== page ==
At Palms Trading Company, you’ll find many hand-carved kachina dolls from Native American Indian craftsmen from around the Southwest. But kachinas are more than art — they are a part of a rich, spiritual tradition.
What Are Kachinas?
Although many think of the dolls when they hear the word “kachina”, the word is connected to several different meanings:
- Kachina as an ancient religion
- Kachina as spirits
- Kachina as dancers
- Kachina as dolls
Each meaning of kachina is intertwined with the others — the kachina spirits are a part of the kachina religion. Kachina dolls are teaching aids that depict the kachina dancers. The kachina dancers, through masks, costume, ceremony and dance, represent the spirits.
Kachinas as Spirits
According to spiritual tradition, kachina spirits play two parts: spiritual beings and teachers. In the kachina religion, everything (animals, plants, objects, places and things, such as rain clouds) has both a physical side and a spiritual side — these are the kachinas. The kachinas represent the presence of life in all objects of the universe.
The Zuni believe the kachinas live in the Lake of the Dead, which is a mythical lake reached through Listening Spring Lake located at the junction of the Zuni and Little Colorado Rivers. The Hopi believe that the kachinas live on the San Francisco Peaks near Flagstaff, Arizona. The most important of the Hopi kachinas are known as wuya.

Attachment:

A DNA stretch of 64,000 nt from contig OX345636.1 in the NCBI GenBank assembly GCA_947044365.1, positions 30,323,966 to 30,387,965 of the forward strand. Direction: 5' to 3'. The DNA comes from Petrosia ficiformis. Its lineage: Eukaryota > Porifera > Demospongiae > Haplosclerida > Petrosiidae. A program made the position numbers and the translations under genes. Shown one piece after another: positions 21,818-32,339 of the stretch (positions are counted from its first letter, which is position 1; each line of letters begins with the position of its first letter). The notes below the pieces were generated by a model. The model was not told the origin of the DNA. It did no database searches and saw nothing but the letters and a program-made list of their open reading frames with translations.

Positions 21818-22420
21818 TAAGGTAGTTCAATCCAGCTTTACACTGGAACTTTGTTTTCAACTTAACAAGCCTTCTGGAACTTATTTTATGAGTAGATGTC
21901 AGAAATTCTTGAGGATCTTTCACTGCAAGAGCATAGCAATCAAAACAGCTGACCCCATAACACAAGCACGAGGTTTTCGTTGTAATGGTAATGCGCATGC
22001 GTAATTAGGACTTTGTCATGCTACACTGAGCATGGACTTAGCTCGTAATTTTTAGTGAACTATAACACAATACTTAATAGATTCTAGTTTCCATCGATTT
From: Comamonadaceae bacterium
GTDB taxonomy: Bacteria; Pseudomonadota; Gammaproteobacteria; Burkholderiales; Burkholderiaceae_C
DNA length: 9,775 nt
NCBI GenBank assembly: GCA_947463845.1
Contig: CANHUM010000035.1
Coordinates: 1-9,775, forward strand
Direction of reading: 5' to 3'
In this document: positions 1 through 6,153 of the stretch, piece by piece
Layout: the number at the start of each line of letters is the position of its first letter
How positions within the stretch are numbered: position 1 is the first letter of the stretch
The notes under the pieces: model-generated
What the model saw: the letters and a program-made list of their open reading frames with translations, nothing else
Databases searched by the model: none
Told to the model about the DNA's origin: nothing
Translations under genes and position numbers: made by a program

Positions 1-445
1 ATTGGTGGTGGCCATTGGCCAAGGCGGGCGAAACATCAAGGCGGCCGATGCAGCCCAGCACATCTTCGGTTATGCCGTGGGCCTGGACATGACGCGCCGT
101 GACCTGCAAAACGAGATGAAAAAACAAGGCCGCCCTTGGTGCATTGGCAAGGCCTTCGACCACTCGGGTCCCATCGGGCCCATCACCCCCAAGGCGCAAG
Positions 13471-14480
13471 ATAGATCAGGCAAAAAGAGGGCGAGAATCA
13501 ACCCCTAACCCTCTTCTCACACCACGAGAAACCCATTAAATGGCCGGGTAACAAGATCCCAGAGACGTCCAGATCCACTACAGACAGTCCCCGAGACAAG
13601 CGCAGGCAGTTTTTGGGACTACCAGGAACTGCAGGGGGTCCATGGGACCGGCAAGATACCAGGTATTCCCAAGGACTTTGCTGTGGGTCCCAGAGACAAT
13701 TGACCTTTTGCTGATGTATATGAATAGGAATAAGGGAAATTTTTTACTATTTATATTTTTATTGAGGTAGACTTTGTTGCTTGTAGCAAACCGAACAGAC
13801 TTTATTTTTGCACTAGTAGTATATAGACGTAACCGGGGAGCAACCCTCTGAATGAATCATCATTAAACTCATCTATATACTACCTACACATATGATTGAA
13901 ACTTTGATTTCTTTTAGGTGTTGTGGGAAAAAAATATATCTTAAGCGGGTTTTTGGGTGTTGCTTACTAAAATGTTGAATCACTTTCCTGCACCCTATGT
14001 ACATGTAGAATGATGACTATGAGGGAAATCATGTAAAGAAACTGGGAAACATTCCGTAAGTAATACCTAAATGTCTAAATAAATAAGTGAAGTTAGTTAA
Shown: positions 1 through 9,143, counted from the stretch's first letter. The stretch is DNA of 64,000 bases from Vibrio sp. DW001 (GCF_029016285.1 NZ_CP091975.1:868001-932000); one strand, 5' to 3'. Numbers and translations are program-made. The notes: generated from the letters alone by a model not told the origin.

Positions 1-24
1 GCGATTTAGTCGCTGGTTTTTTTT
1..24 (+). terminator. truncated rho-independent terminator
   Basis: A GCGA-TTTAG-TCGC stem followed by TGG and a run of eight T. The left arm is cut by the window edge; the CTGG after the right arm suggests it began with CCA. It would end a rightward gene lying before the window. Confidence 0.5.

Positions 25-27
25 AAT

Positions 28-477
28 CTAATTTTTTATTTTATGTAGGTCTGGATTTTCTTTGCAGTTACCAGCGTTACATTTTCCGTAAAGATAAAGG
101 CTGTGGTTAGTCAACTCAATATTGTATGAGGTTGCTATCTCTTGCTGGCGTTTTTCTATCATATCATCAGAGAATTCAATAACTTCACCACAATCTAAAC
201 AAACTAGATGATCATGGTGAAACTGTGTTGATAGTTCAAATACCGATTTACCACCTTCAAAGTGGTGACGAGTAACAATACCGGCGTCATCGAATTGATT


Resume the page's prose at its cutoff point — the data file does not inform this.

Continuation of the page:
Respecting the Kachinas
Kachinas are believed to visit the pueblos from the winter solstice in December to the first ripening of the corn in July, during which time dances and ceremonies take place. These dances and ceremonies honor the kachinas, which will in turn bring rain, create a good harvest, bring fertility, heal and perform other beneficial acts.
During the dances, men impersonate the kachinas in the pueblo plazas and kivas by donning masks, costumes and paints that depict a certain kachina spirit. It is believed that by doing so, they become imbued with the kachina spirit.
Kachinas as Spiritual Works of Art
There are over 400 kachinas among the Hopi and pueblos cultures. Kachina dolls are made and given to children to help them learn the different kachinas and their spiritual significance.
Traditionally, Hopi kachinas are carved from a single piece of cottonwood root. It is the carved mask, costume and paint that allow the kachina to be recognized as the spirit they represent.
Navajo vs. Hopi
Although kachinas are respected throughout the pueblo and Hopi cultures, the Hopi, Zuni and Navajo are the most well-known for kachina carvings. Authentic Hopi kachinas are still often carved out of a solid piece of cottonwood root and are still linked to native spiritual religious traditions, like this Eagle Kachina:
Kachinas carved by Navajo artists are carved out of wood, but generally have additional elements. These can include feathers and articles of clothing that are made from other mediums, such as this Owl Kachina:
You can see these, and other, incredible works of art at Palms Trading Company! And read our blog next month to learn more about kachinas in part two of our series.